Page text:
The instrumental record of Indian Summer Monsoon (ISM) precipitation displays two complete manifestations of an inferred multidecadal cycle. Hitherto, no precipitation-sensitive proxy record from the Indian subcontinent has had the necessary resolution and length to adequately assess whether this observed feature is an inherent aspect of the ISM system on longer timescales. Here we present compelling evidence for persistence of this cycle using a millennial length (AD 600-1550) and sub-annually resolved speleothem oxygen isotope record (δ18O) from Dandak Cave in east-central India. The record displays a high degree of correlation with a speleothem-based Asian monsoon reconstruction from Wanxiang Cave in north-central China on annual to decadal timescales showing the regional significance of these findings. The observed period in our monsoon reconstruction is similar to that associated with the Gleissberg solar cycle and multidecadal sea surface temperature variability in the north Atlantic (AMO), both of which are often cited as the prominent pacemakers of ISM variability on multidecadal timescales. We document transient coherence between ISM precipitation amount and solar variability that persists exclusively in the century prior to and during the Medieval Climate Anomaly (nominally, AD 950-1300). The non-stationary nature of the SFV-monsoon relationship presented here may be evidence of the time-varying influence of tropical ocean-atmosphere dynamics on the solar-monsoon link; however, it is not possible to show with significance that this period of coherence is anything more than an artifact of two timeseries with similar spectra. We therefore, are inclined to interpret our record as evidence of a minimal role of solar variability in driving persistent multidecadal variability of the ISM. Multidecadal SST variability in the North Atlantic remains as the likely alternative driver for persistence of this cycle. Regardless of the causative mechanism(s), the amplitude and regional signature of the observed cycle in ISM precipitation highlight its societal importance with respect to forecasting ISM precipitation on multidecadal timescales. © 2009 Elsevier B.V. All rights reserved.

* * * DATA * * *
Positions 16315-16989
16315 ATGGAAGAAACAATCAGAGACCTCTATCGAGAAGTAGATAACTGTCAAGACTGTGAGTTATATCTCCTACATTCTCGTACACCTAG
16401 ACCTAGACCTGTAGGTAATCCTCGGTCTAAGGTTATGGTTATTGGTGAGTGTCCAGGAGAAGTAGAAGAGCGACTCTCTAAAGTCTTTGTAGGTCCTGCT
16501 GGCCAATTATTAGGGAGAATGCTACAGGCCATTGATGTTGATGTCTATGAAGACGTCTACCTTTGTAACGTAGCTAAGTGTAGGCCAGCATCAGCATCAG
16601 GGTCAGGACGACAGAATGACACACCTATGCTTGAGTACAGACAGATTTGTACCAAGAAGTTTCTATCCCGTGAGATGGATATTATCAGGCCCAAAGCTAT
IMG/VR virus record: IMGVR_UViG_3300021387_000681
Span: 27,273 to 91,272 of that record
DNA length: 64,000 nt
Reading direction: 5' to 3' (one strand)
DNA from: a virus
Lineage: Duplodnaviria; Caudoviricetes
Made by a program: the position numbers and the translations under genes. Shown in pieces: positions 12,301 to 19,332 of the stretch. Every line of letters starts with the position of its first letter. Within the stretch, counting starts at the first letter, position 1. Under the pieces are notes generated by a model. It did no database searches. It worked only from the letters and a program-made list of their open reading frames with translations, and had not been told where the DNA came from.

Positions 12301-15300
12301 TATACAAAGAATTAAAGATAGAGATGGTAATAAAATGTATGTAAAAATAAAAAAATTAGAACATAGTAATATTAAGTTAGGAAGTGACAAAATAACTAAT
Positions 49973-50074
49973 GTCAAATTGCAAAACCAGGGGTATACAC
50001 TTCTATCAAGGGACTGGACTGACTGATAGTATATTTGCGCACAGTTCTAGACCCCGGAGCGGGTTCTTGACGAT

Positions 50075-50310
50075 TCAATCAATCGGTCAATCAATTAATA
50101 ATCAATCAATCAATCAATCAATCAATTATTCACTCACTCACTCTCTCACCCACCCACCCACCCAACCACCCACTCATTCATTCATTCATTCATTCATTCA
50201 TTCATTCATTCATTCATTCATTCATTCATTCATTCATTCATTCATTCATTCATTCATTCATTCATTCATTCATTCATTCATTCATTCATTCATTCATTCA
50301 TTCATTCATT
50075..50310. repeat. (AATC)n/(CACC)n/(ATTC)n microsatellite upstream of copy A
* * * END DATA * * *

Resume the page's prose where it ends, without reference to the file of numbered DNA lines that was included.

Sinha A.,California State University, Dominguez Hills | Berkelhammer M.,University of Colorado at Boulder | Stott L.,University of Southern California | Mudelsee M.,Climate Risk Analysis | And 4 more authors.
Geophysical Research Letters | Year: 2011

The "internally" generated intraseasonal variability of the Indian Summer Monsoon is characterized by intermittent periods of enhanced ("active") and deficient ("break") precipitation, which produce a quasi east-west precipitation dipole over the Indian subcontinent. Here we present multicentennial-length and near annually-resolved reconstructions of monsoon precipitation, inferred from absolute-dated and instrumentally calibrated speleothem oxygen isotope records from regions (central and northeast India) that have diametric responses to active-break monsoon circulation patterns. On centennial timescales (AD 1400-2008), precipitation variability from these two regions exhibit opposing behavior, oscillating between periods with a persistently "active-dominated" (AD ∼1700 to 2007) and a "break-dominated" (AD 1400 to ∼1700) regime. The switch between these regimes occurs abruptly (within decades) at a time (AD ∼ 1650-1700) when a proxy record of upwelling intensity from the Arabian Sea suggest an abrupt increase in the monsoon winds. On the basis of these observations, we hypothesize that the frequency distribution of active-break periods varies on centennial timescales, implying a leading role of internal dynamics in governing the ISM response to slowly-evolving changes in the external boundary conditions. Copyright 2011 by the American Geophysical Union.


Mudelsee M.,Climate Risk Analysis | Mudelsee M.,Alfred Wegener Institute for Polar and Marine Research
Climate Dynamics | Year: 2012

One obstacle on the way to a comprehensive spatial reconstruction of regional temperature changes over the past centuries is the sparseness of long winter temperature records. This paper reconstructs a proxy record of April and November-December temperatures in south-central Finland for the interval from 1836 to 1872 from breakup and freeze-up dates and ice-cover duration of a lake. Emphasis is on detecting the suitable winter months and quantifying the calibrations with measured temperatures (1873-2002). The calibration slope for the breakup date (0. 158°C/day) is larger than for freeze-up date (0. 119°C/day) or duration (0. 090°C/day). A comparison with results from other proxy records shows that the slope may depend also on the geographical site. Trend analyses of the full temperature records (1836-2002) indicate the existence of minor change-points at around 1867 (April temperature) and 1874 (November-December temperature), with warming rates thereafter of 1. 67°C per century (April) and 1. 16°C per century (November-December). Spectral analyses reveal peaks in the band between 2 and 5 year period, which may point to influences of the North Atlantic Oscillation, and less power in the decadal band (up to 42 year period). © 2011 Springer-Verlag.